My god, we're doing business in Vietnam. The butchers of Tiananmen Square are the country's primary landlords. We'd be building electronics factories all over North Korea if that country's leaders weren't all completely nuts. The émigrés who came from Cuba in the wake of the revolution can be proud of what they built, but they had it a lot easier than did, say, the Hmong people of Southeast Asia, whom the United States sold out at the end of the Vietnam War, breaking all kinds of promises about repatriation and leaving them to be slaughtered until, finally, we allowed some of them to come over here and farm chickens in Arkansas on the cheap for corporate agribusiness. And yet we can't come to grips with a sensible policy for one small island in the Caribbean because a bunch of old men in Florida are carrying a grudge against one old man who refuses against all odds to die?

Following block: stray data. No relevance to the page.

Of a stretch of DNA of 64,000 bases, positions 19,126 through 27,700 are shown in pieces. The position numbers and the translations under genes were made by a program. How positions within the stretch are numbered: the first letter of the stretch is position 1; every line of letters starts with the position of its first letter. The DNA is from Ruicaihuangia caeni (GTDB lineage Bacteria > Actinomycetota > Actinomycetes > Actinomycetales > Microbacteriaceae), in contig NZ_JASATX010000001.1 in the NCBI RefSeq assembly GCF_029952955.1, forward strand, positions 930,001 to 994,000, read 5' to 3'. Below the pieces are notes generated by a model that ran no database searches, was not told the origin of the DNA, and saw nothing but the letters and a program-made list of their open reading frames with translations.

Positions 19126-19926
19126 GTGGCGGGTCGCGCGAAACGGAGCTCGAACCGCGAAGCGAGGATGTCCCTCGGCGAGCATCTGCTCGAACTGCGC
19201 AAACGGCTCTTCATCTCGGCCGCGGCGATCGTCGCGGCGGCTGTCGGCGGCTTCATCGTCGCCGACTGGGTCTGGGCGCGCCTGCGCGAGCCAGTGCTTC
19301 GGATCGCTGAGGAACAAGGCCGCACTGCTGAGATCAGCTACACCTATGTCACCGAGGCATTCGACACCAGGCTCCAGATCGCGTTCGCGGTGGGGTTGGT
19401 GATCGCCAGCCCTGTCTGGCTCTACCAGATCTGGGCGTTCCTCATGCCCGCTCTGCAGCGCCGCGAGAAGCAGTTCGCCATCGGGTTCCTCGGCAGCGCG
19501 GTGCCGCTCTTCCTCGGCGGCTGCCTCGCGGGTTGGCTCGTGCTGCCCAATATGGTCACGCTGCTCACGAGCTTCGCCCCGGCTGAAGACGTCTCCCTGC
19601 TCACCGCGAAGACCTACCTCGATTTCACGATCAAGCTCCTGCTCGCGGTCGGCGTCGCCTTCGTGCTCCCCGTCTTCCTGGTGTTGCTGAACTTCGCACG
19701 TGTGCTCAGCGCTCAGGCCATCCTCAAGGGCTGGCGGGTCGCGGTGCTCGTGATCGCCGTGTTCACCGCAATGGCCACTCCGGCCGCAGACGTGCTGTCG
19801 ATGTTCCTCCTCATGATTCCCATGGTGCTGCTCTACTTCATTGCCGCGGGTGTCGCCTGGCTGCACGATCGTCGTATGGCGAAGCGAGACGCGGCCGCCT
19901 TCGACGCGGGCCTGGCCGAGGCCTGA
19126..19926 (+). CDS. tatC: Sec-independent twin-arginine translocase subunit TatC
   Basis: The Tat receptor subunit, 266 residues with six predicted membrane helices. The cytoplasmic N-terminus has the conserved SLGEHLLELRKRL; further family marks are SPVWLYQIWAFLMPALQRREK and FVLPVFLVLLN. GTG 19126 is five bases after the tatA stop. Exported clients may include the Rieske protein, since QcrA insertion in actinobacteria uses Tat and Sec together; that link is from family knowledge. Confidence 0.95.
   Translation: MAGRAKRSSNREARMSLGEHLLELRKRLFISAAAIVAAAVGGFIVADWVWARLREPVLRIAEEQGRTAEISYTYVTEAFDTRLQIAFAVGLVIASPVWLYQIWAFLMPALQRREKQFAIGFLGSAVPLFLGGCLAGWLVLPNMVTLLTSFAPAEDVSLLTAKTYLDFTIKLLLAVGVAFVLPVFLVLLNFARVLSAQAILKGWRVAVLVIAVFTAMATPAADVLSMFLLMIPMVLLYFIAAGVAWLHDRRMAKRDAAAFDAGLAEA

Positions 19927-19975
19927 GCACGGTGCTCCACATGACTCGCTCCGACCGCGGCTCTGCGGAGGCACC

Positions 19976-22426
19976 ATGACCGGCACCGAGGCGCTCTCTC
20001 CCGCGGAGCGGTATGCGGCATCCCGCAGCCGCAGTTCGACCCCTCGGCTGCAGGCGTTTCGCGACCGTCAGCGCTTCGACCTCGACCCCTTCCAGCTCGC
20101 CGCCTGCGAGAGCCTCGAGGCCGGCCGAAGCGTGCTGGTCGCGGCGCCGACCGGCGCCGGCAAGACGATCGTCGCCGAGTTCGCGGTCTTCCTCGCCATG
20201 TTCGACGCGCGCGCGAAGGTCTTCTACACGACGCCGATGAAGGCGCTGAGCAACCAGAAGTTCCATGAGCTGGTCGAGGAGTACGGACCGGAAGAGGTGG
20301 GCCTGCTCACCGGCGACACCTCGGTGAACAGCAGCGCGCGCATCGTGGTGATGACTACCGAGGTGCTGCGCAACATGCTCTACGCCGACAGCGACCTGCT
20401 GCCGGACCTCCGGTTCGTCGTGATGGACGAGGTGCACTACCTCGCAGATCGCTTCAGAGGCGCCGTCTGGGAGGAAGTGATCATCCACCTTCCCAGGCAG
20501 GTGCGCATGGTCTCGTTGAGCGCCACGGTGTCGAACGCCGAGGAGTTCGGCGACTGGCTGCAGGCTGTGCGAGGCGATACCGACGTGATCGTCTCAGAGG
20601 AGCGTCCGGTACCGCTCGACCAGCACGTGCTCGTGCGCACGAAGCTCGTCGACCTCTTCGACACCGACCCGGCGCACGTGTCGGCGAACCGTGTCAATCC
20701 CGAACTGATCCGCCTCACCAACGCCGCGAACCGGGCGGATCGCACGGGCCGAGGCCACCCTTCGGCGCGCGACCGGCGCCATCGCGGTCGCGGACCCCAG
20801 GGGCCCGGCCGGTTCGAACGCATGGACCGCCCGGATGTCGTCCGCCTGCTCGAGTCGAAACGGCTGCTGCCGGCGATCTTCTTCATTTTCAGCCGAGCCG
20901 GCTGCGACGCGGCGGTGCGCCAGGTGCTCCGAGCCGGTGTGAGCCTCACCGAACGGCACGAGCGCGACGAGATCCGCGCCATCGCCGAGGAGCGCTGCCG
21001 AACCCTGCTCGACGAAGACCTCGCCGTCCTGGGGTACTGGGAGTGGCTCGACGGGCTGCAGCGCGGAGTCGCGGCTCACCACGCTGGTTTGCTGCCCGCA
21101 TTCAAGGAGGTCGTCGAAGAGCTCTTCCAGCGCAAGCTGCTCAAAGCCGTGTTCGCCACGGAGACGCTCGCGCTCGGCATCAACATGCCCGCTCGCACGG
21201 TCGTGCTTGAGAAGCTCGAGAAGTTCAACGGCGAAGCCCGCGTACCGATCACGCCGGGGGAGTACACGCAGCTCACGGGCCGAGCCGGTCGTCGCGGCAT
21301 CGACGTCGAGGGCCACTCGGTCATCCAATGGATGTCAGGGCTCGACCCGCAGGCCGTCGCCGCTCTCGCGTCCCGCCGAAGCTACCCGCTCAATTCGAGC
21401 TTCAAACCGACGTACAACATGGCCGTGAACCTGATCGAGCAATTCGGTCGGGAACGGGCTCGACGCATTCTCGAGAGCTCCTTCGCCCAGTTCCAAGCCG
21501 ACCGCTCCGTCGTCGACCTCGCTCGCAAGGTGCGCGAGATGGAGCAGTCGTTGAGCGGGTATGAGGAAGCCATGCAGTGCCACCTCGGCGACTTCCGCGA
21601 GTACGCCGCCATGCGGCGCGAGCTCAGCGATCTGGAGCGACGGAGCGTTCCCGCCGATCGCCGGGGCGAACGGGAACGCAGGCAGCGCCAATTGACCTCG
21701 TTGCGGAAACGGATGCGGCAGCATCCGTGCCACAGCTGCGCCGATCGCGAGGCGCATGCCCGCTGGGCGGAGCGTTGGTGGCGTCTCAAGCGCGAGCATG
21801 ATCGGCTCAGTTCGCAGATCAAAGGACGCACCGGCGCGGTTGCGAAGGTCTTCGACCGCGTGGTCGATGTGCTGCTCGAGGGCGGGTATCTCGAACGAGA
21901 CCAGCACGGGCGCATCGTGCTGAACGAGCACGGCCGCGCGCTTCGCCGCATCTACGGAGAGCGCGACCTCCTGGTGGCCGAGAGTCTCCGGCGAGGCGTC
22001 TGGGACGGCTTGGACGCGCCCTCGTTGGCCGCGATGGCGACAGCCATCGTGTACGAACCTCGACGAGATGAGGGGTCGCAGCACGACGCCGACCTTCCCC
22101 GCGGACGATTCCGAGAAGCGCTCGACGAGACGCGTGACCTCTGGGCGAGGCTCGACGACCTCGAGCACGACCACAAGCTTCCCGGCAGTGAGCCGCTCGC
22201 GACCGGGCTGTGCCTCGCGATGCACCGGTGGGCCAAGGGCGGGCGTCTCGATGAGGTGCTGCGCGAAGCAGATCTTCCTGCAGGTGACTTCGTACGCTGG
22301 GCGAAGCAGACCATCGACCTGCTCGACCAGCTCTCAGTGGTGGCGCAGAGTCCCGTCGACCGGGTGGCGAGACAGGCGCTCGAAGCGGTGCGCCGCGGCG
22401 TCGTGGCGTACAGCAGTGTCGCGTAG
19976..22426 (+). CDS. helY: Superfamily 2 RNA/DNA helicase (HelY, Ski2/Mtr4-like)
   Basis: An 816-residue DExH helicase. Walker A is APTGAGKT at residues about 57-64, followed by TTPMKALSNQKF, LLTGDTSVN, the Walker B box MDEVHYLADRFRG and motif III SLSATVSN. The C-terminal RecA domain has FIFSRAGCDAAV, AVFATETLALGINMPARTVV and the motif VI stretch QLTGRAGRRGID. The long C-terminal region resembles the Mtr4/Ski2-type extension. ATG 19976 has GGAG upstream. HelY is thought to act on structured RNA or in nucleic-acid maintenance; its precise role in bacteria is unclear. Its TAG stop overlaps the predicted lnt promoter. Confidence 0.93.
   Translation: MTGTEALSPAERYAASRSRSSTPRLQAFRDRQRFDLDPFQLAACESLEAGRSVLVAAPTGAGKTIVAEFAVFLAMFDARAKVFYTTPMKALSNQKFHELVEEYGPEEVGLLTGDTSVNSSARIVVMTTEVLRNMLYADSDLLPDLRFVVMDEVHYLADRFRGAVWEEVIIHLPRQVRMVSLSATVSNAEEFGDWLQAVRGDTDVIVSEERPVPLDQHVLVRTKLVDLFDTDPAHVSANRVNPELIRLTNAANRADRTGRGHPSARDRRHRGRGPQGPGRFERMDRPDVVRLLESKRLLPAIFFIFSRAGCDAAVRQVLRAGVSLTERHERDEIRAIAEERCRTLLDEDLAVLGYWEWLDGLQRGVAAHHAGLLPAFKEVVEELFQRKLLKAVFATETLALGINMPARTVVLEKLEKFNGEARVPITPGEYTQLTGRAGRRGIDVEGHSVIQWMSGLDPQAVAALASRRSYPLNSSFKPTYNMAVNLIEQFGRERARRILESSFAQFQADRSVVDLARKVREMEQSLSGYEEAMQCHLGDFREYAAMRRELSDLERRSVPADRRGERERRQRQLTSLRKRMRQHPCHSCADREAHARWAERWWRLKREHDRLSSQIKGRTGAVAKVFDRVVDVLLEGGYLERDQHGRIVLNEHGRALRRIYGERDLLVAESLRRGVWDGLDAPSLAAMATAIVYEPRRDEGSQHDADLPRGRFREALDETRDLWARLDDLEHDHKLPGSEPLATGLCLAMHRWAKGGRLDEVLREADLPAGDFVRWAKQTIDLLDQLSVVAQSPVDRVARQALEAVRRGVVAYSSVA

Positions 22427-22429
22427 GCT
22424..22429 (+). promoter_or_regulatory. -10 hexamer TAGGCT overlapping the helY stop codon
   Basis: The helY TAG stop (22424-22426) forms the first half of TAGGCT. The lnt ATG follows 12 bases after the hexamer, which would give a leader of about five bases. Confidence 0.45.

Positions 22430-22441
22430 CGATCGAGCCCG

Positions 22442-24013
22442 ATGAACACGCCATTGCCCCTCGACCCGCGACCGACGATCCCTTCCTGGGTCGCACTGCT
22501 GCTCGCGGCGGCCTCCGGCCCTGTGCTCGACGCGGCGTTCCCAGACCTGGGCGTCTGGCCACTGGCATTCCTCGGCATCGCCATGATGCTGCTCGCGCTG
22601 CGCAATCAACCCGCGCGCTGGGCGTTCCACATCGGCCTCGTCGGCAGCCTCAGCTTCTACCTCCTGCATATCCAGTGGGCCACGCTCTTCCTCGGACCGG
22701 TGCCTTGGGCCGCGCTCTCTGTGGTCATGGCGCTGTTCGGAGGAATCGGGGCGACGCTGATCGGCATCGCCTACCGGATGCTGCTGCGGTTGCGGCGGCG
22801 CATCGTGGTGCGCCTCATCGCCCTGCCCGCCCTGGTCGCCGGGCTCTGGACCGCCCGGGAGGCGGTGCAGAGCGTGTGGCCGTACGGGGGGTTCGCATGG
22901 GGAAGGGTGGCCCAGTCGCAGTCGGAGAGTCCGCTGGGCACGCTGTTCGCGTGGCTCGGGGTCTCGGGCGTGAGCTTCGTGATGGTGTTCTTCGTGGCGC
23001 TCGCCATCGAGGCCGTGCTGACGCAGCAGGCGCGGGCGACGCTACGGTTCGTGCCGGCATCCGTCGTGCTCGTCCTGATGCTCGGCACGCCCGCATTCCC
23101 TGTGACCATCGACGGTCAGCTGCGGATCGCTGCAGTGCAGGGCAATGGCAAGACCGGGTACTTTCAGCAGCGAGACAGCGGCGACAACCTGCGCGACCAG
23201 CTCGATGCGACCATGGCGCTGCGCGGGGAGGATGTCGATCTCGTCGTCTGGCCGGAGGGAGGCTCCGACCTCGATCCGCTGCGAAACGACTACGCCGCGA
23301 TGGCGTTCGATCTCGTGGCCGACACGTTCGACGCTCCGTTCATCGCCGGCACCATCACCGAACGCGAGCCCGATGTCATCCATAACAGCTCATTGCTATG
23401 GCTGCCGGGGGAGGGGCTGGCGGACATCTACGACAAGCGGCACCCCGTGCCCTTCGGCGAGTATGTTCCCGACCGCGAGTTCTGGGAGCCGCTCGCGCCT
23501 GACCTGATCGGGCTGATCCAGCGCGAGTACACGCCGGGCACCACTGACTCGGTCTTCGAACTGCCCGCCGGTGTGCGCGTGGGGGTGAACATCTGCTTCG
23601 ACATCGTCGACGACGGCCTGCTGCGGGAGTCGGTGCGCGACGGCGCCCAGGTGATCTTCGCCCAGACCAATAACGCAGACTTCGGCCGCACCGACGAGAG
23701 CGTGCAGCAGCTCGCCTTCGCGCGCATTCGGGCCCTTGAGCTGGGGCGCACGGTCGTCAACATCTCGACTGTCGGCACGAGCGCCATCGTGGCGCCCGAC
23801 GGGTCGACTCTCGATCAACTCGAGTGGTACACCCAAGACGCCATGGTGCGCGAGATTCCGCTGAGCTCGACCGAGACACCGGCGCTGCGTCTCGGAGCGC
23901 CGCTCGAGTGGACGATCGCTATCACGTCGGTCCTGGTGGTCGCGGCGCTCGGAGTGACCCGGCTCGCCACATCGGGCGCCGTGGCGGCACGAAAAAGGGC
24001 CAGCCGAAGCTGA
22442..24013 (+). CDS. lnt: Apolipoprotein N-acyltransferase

Ozzie Guillen should have been smarter than to say what he said in Miami. (Of course, if he were, he wouldn't be Ozzie Guillen, and the Marlins never would have hired him, so there's that.) It was a marketing glitch — a big one, surely, but not one that is particularly original or particularly worthy of public punishment. (At the very least, we can be grateful that Major League Baseball largely left the ultimate disposition to the Marlins, keeping the whole sorry business local.) The national commentary on what Guillen said, however, has been shot through with rhetoric that passed its sell-by date in 1965. Castro is old and (probably) dying. Cuba is no threat to anyone anymore. It's battered and bloodied by six decades of senseless Communist economic paralysis and senseless capitalist economic warfare. We should have been in there with both feet years ago. I should have my stadium and my ball club by now. Instead, we listen to the loud voices of a reactionary past, the ones that demand the occasional ritual sacrifice to atone for someone else's crimes, and the loud calls for history itself to apologize, over and over again.